While a majority of male workers didn't agree that only eight hours of work were necessary for them, they strongly agreed with the idea that women should only have to work that long, and they agreed that an eight hour work day was the most ideal situation. There might have been much opposition to the eight hour work day, but many workers were for it. The arguments for the eight hours are as follows:
Advocates of the eight hour work day asserted that the long hours many employees were forced to work under were inhumane and were hardly better than slavery itself. The monotonous and repetitive jobs of factory workers put a great strain on them and, if they were allowed to work for shorter hours, they could have their much deserved leisure time, as well as improving their confidence in their employers and themselves. Proponents also claimed that the long hours were hazardous to the health of the employees. They claimed that the fatigue and weariness that came from working for so long exhausted workers, therefore lowering their immune system and making them more susceptible to disease as well as increasing the chances an injury in the work place. Supporters argued that, generally speaking, an employee that wasn't tired, was happy, and healthy would be much more productive in a shorter amount of time than one who was sluggish, uncaring, and irritated for a longer period of time. It was also made known that healthy people tended to live longer, therefore healthier employees would be able to work for their employers for longer periods of time. Advocates also denied the idea that more leisure time for workers would increase laziness, instead arguing that it would actually help to discourage laziness since a person who wasn't depressed and exhausted was likely to turn to alcohol to solve their problems. They believed that people would use their new-found free time productively by improving themselves intellectually as well as becoming better informed citizens, allowing them to make wiser political decisions, which would eventually benefit the nation as a whole. Lastly, they pointed out that the eight hour day would reduce the unemployment rate by producing more jobs, which would be important in times of economic strife.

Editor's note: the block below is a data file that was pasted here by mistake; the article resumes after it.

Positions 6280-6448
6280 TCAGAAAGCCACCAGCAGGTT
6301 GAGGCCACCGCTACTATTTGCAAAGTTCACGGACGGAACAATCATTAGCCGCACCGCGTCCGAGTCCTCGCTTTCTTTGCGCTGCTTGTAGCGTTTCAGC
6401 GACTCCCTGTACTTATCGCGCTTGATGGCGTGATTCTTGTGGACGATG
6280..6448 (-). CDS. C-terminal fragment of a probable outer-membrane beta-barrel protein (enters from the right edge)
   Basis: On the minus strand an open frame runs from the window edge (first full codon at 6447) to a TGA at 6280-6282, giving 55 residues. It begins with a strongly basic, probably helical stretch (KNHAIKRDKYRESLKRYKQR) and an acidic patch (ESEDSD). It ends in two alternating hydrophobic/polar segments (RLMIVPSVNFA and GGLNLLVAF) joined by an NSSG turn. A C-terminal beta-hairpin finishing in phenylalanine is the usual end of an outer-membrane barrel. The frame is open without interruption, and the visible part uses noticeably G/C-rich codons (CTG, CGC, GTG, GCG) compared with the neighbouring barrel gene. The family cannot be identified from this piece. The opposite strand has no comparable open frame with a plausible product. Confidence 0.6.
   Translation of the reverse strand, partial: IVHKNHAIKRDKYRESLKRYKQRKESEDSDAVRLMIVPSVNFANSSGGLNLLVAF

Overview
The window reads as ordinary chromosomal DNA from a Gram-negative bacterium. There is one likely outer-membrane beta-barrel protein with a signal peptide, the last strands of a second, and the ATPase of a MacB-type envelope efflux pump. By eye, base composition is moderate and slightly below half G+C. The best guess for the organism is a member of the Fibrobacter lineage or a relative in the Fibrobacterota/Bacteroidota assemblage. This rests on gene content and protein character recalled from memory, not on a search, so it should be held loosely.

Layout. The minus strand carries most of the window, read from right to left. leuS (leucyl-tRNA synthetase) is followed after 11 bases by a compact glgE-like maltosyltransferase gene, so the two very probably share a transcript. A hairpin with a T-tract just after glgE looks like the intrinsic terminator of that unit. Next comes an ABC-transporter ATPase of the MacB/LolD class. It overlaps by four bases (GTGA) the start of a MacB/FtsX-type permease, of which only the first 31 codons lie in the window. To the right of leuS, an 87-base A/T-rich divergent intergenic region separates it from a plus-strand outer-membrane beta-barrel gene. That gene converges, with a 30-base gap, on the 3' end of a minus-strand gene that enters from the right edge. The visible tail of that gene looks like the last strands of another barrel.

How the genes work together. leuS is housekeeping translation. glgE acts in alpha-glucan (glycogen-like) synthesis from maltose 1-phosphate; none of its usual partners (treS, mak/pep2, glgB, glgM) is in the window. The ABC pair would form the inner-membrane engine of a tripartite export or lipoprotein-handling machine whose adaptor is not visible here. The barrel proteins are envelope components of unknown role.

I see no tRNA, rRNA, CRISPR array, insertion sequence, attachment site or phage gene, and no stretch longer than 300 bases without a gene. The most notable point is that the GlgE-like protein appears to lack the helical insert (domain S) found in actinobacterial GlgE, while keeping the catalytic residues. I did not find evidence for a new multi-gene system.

Nevertheless, business owners refused to see the eight hour work day as anything more than a way for workers to cheat them out of their money. The arguments against the eight hour work day are as follows:
Critics of the eight hours asserted that industry could not afford to give workers the eight hour day because allowing employees to work for eight hours instead of ten, while still receiving the same pay, would lower production and raise costs. "Can they afford to pay as much for eighty per cent as they can for a hundred per cent, and compete with the world in our manufacturers?" questioned Senator Oliver Morton on the issue. Supporters also denied the claims that workers could produce more in eight hours than in ten. Even if it were possible for humans, they pointed out that the machines would continue producing at a constant rate, unable to produce more in eight hours than they could in ten, and since the employees were dependent on the machines, it was impossible for them to accomplish this feat. Moreover, they argued that some men preferred to work longer hours and that, even though the majority of workers were for the eight hour day, they should still be able to work for however long they wanted to. They asserted that some men simply needed to work longer hours in order to make their living, and working only eight hours would greatly hinder those individuals. Critics also claimed that the shorter hours would actually hurt the workers rather than do them any good. They believed that the extra leisure time would lead to an increase in idleness as well as drunkenness. Furthermore, anti-eight hour advocates warned that the eight hour laws would ruin the economic balance that had been created between capital and labor. They believed that interference would only worsen the economic condition and cause pay cuts, longer hours, as well as decreased efficiency. However, not all were necessarily against the eight hour day, just the eight hour law. Those individuals believed that those sort of laws would encroach on workers' rights to make contracts with factory owners. Overall, many critics believed that the eight hour law was more of a politically motivated legislation than anything else. However, despite opponents' efforts to strike down the eight hours law, it was first passed in 1907, eventually spreading till it was law everywhere.